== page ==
The two helicopters built in Europe by NH Industries, along with spares, were delivered early December by a chartered Antonov AN 124 cargo aircraft.
NHI built the helicopters in its facility in Marignane, France, and delivered them to the New Zealand Ohakea Air Base, the company said.
NHI, set up in 1992, is owned 62.5 percent by Eurocopter's divisions in France and Germany as well as 32 percent by AgustaWestland in Italy and 5.5 percent by Stork Fokker in the Netherlands.
The two-pilot, twin-engine NH90 had it maiden flight in 1995 and is powered by either General Electric T700-T6E turboshaft engines or Rolls-Royce Turbomeca RTM322-01/9 turboshaft engines.
Maximum speed is around 185 mph and it has an operational ceiling of 20,000 feet.
New Zealand's $771 million deal with NHI includes spares and training. The contract was signed in July 2006 as part of a 10-year, $3.3 billion military equipment development plan.
The NH90s will replace 12 Vietnam War-era Bell-built UH-1 Iroquois helicopters in service since 1966 and be attached to No. 3 squadron at Ohakea Air Base.
New Zealand's NH90s carry twice the Iroquois's payload and handle up to 18 passengers or up to 7,050 pounds.
The helicopters also will be operated from the navy's 9,000-ton, multi-role vessel HMNZS Canterbury. The $130 million ship was built by Merwede Shipyards in the Netherlands, fitted out by Tenix in Australia and delivered in 2007.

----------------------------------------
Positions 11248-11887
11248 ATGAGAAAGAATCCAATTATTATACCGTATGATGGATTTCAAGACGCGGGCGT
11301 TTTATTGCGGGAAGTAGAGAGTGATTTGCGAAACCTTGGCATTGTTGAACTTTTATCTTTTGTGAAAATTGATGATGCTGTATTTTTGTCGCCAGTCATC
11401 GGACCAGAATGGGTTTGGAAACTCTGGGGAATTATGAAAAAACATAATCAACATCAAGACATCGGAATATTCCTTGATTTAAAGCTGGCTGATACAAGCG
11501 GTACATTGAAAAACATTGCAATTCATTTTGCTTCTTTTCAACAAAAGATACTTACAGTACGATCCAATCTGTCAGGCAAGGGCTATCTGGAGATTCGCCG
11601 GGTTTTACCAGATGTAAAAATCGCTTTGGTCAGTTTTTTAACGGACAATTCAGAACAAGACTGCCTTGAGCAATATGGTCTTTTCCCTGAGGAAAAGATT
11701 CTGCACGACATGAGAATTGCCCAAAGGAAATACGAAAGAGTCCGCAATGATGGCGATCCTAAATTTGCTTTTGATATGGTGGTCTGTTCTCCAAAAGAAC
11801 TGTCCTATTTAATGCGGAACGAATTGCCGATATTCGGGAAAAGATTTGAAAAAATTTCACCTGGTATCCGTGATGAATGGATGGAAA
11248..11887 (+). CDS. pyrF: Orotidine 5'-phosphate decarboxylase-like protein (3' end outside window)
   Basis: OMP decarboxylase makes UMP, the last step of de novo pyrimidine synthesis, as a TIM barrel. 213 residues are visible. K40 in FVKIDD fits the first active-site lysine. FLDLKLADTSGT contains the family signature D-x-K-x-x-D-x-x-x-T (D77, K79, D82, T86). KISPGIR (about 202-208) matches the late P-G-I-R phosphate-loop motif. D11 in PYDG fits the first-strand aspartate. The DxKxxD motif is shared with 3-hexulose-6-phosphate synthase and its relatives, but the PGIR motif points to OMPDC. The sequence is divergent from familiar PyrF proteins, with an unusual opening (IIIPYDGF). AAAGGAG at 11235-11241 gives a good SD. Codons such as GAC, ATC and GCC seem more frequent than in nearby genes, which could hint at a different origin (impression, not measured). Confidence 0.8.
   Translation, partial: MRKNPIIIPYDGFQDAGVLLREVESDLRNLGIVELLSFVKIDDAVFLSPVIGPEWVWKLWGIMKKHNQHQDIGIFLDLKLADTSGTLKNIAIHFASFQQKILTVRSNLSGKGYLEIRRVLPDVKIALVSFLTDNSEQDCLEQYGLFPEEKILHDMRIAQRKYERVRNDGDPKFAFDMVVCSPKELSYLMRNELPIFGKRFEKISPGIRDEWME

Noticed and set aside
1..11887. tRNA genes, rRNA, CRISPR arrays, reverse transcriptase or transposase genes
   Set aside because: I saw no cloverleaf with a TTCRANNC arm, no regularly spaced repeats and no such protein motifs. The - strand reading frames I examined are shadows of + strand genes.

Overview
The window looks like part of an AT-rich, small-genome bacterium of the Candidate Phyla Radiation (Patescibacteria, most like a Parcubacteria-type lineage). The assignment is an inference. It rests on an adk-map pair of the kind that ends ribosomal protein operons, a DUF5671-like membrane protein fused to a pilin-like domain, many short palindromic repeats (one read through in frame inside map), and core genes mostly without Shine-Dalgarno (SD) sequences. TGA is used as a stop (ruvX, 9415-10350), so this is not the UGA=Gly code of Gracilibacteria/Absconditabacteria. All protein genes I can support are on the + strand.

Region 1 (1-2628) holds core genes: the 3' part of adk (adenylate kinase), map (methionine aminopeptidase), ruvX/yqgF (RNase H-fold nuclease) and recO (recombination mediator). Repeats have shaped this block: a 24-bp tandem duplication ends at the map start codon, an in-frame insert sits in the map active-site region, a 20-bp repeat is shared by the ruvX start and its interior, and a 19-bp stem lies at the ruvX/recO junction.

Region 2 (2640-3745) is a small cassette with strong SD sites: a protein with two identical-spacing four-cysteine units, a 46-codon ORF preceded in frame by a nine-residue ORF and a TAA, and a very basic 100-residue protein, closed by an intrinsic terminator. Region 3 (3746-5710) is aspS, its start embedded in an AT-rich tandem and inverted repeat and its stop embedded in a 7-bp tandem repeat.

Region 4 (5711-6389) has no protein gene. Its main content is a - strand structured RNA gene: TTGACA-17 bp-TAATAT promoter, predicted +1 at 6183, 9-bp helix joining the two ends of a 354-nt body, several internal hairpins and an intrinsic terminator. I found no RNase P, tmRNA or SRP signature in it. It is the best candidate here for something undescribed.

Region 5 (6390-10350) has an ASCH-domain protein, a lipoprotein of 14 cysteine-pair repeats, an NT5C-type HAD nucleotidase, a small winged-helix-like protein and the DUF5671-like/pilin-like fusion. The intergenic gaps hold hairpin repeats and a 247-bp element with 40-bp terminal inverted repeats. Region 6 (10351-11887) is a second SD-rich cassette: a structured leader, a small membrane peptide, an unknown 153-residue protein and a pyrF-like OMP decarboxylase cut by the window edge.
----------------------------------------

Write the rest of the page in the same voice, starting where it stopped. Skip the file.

"This milestone illustrates that we are delivering on the plan laid out in the Defense White Paper," New Zealand Defense Minister Jonathan Coleman said at the induction ceremony at Ohakea Air Base, Wellington.
"Like other defense forces around the world we are reprioritizing our resources to provide up-to-date capability for a 21st-century defense force. The NH90 is an outstanding example of the modernization process so far," Coleman said.
The NH90s will considerably improve the defense force's ability to conduct military, counter-terrorism, disaster relief, search and rescue and other operations."
Government departments and agencies that will have access to the NH90 fleet include customs, Maritime New Zealand, Civil Defense and the Department of Conservation.
Operational testing of the aircraft is expected to last until later 2015, a government statement said.
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